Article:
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That secret rare, between th' extremes to move
Of mad Good-nature, and of mean Self-love.

B. To Worth or Want well-weigh’d, be Bounty given, And ease, or emulate, the care of Heaven ;

230 (Whose measure full o’erflows on human race). Mend Fortune's fault, and justify her grace. Wealth in the gross is death, but life diffus’d; As poison heals, in just proportion us’d: In heaps, like Ambergris, a stink it lies,

235 But well dispers’d, is incense to the Skies.

P. Who starves by Nobles, or with Nobles eats ? The Wretch that trusts them, and the Rogue that cheats. Is there a Lord, who knows a chearful noon Without a Fiddler, Flatterer, or Buffoon ?

240 Whose table, Wit, or modest Merit share, Un-elbow'd by a Gamester, Pimp, or Player ? Who copies Your's, or Oxford's better part, To ease th' oppress’d, and raise the finking heart? Where'er he shines, oh Fortune, gild the scene, 245 And Angels guard him in the golden Mean! There, English Bounty yet a while may stand, And Honour linger ere it leaves the land.

But all our praises why should Lords engross? Rise, honest Muse! and sing the MAN of Ross : 250 Pleas'd Vaga echoes through her winding bounds, And rapid Severn hoarse applause resounds.

After ver. 250. in the MS.

Trace humble worth beyond Sabrina's shore,
Who sings not him, oh may he sing no more !

Who hung with woods yon mountain's sultry brow ?
From the dry rock who bade the waters flow?
Not to the skies in useless columns tost,

Or in proud falls magnificently lost,
But clear and artless, pouring through the plain
Health to the fick, and folace to the swain.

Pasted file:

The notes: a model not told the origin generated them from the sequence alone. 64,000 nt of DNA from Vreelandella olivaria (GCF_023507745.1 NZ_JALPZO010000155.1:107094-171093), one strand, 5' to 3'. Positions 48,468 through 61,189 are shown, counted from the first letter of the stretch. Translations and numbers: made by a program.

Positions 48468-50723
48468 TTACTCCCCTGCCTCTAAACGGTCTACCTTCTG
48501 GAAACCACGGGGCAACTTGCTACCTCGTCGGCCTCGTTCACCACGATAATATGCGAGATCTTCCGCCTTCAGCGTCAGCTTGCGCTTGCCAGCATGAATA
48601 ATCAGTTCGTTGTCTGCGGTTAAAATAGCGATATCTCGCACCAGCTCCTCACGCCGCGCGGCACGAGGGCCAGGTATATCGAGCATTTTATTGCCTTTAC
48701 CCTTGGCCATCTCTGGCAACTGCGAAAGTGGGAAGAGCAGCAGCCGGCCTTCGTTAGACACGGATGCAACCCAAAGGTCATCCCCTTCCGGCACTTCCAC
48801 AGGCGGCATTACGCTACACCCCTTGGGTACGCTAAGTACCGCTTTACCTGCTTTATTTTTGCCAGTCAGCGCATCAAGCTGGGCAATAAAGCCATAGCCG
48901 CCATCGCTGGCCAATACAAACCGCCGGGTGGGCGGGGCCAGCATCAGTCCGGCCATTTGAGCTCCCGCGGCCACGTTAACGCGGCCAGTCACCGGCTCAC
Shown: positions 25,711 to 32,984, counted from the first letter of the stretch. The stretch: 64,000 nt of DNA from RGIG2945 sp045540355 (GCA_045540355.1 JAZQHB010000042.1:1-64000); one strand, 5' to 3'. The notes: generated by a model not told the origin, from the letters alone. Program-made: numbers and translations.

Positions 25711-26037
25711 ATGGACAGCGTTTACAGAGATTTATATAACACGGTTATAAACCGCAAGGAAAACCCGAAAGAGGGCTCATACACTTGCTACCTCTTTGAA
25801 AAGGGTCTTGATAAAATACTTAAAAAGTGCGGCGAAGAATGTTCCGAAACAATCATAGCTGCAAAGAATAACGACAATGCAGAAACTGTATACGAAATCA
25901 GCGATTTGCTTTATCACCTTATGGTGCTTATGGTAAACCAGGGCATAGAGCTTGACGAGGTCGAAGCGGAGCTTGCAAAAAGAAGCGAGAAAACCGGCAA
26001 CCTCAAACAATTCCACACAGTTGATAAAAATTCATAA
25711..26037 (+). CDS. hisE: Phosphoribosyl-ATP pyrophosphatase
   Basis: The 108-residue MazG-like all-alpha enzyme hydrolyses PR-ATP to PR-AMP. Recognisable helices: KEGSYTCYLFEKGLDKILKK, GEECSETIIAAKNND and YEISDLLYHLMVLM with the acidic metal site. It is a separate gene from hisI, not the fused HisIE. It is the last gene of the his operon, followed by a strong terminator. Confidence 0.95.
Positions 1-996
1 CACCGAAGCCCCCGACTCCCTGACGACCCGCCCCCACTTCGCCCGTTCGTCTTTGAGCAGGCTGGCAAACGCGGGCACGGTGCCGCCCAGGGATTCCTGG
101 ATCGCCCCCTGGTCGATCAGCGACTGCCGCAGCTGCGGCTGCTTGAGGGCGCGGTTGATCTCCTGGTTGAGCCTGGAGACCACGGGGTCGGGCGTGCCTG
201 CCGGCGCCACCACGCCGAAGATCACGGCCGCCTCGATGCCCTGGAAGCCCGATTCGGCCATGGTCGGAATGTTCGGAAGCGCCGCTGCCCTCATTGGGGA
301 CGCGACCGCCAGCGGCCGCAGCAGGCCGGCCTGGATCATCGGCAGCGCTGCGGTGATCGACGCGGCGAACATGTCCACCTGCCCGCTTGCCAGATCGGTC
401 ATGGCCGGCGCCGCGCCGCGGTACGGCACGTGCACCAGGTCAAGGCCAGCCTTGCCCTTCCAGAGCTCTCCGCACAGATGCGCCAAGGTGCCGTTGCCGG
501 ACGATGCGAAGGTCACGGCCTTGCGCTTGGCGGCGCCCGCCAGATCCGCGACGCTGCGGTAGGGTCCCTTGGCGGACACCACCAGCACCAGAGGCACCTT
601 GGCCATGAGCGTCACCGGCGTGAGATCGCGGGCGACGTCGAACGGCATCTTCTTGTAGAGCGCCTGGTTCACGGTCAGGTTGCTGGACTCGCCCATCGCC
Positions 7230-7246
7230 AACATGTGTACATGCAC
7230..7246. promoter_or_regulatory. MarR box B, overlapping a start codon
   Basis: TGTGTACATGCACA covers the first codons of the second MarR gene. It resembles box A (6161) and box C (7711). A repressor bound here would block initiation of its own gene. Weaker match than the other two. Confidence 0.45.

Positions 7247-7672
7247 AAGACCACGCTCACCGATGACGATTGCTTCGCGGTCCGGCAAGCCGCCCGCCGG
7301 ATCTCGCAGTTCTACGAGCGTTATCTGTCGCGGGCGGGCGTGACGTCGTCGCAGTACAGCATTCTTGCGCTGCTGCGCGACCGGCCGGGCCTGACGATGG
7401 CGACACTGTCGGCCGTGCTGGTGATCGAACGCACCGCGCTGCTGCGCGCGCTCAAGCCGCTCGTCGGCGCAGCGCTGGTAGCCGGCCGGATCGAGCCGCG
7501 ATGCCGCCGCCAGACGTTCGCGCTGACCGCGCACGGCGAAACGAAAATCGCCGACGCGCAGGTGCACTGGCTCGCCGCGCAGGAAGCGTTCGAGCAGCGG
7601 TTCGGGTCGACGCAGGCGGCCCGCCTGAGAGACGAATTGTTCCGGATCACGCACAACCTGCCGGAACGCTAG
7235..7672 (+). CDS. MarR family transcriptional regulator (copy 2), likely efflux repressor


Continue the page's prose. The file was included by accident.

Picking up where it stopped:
Whose Causeway parts the vale with shady rows ?
Whose seats the weary Traveller repose ?

260 Who taught that heaven-directed spire to rise ? + The Man of Ross," each lisping babe replies. Behold the Market-place with poor o'erspread ! The Man of Ross divides the weekly bread : He feeds yon Alms-house, neat, but void of state, 265 Where Age and Want fit fmiling at the gate; Him portion'd maids, apprentic'd orphans bleft, The young

who labour, and the old who rest. Is any fick ? the Man of Ross relieves, Prescribes, attends, the medicine makes, and gives. 270 Is there a variance? enter but his door, Balk'd are the Courts, and contest is no more. Despairing Quacks with curses fled the place, And vile Attorneys, now an useless race.

B. Thrice happy man! enabled to pursue 275 What all so wish, but want the power to do! Oh say, what sums that generous hand supply? What mines to swell that boundless charity ? P. Of Debts and Taxes, Wife and Children

clear, This man posseft - five hundred pounds a-year. 280




Blush, Grandeur, blush! proud Courts, withdraw your

Ye little Stars ! hide


rays. B. And what? no monument, inscription, stone? His race, his form, his name almost unknown ?

P. Who builds a Church to God, and not to Fame, Will never mark the marble with his Name : Go, search it there, where to be born and die, Of rich and poor makes all the history; Enough, that Virtue fill’d the space between; Prov'd by the ends of being, to have been. 290 When Hopkins dies, a thousand lights attend The wretch, who living sav'd a candle’s end; Shouldering God’s altar a vile image stands, Belies his features, nay extends his hands; That live-long wig, which Gorgon's self might own, Eternal buckle takes in Parian stone. Behold what blessings Wealth to life can lend ! And see, what comfort it affords our end. In the worst inn's worst room, with mat half-hung, The floors of plaister, and the walls of dung,